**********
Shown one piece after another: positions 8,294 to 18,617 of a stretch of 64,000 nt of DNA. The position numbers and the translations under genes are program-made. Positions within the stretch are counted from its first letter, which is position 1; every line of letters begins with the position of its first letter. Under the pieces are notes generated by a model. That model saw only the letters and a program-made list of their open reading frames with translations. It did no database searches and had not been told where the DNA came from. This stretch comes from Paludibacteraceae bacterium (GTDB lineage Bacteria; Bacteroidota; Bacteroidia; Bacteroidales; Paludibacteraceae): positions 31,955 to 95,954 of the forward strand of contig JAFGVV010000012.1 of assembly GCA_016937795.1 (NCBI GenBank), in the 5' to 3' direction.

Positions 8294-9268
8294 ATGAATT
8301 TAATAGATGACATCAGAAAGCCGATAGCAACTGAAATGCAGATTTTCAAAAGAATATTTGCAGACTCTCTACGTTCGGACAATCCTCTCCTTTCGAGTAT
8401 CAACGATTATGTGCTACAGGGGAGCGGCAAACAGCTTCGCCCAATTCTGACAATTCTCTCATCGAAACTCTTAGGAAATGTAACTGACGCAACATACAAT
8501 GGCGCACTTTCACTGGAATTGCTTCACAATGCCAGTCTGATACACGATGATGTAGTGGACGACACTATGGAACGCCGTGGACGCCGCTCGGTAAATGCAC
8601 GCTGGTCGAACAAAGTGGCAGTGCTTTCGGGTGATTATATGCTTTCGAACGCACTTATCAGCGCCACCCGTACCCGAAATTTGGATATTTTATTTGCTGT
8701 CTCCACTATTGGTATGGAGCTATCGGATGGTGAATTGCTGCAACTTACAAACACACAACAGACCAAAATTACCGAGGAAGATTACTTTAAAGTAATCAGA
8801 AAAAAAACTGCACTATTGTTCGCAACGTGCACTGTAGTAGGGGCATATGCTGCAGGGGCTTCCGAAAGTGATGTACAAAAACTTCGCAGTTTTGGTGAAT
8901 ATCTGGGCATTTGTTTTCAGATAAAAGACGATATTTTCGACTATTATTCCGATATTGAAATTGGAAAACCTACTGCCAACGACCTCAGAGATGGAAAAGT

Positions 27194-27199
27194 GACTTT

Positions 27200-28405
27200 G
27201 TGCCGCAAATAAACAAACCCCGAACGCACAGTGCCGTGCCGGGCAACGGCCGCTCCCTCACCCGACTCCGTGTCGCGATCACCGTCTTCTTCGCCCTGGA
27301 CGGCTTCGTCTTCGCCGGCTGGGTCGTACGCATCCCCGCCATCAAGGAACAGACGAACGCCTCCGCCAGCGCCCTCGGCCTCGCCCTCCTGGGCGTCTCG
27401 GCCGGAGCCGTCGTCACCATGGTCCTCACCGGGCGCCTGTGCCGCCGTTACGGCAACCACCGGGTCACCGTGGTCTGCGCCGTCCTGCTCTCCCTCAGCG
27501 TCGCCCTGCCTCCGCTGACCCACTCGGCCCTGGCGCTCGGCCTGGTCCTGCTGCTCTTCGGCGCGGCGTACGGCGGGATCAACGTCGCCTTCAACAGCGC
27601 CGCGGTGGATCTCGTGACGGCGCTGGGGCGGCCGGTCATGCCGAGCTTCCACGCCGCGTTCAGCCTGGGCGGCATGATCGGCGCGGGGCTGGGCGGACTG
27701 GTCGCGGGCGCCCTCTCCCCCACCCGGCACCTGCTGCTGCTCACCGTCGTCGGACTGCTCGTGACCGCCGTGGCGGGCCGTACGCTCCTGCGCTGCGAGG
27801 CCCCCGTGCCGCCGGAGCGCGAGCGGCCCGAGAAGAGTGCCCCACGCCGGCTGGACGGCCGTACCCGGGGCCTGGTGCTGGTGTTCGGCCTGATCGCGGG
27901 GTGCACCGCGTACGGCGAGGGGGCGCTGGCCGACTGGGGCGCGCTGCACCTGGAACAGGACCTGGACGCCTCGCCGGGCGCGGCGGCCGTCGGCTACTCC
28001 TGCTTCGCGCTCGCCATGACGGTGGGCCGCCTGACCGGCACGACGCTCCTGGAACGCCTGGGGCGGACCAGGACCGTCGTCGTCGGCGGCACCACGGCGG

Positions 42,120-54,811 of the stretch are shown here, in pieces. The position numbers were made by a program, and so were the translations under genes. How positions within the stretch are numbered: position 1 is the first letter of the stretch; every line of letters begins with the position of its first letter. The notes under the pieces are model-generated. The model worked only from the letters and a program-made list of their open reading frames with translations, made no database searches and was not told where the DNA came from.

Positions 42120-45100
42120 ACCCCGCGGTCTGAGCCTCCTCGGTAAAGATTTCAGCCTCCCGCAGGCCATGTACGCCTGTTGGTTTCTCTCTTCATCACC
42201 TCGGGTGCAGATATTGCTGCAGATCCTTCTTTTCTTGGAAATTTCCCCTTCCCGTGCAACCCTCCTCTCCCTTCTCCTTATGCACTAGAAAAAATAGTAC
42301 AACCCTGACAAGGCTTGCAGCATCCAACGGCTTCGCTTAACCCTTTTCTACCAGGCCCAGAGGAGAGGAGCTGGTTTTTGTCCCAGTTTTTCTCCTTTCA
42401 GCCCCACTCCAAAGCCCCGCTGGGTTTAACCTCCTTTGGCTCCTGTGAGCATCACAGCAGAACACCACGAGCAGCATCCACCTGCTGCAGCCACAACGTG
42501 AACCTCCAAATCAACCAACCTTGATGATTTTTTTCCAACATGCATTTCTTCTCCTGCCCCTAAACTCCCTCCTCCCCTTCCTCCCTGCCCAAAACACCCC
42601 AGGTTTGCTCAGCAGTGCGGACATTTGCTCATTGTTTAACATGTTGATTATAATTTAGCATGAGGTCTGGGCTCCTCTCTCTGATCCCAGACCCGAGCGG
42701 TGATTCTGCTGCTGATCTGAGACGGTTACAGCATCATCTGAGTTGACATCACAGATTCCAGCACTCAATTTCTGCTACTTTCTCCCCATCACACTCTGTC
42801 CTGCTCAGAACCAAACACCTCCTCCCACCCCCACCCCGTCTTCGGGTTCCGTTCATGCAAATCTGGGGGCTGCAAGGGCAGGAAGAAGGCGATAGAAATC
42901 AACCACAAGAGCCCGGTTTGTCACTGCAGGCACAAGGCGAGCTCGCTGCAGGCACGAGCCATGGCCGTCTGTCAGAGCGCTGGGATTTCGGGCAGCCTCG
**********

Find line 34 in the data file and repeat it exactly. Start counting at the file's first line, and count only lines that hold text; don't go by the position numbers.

42901 AACCACAAGAGCCCGGTTTGTCACTGCAGGCACAAGGCGAGCTCGCTGCAGGCACGAGCCATGGCCGTCTGTCAGAGCGCTGGGATTTCGGGCAGCCTCG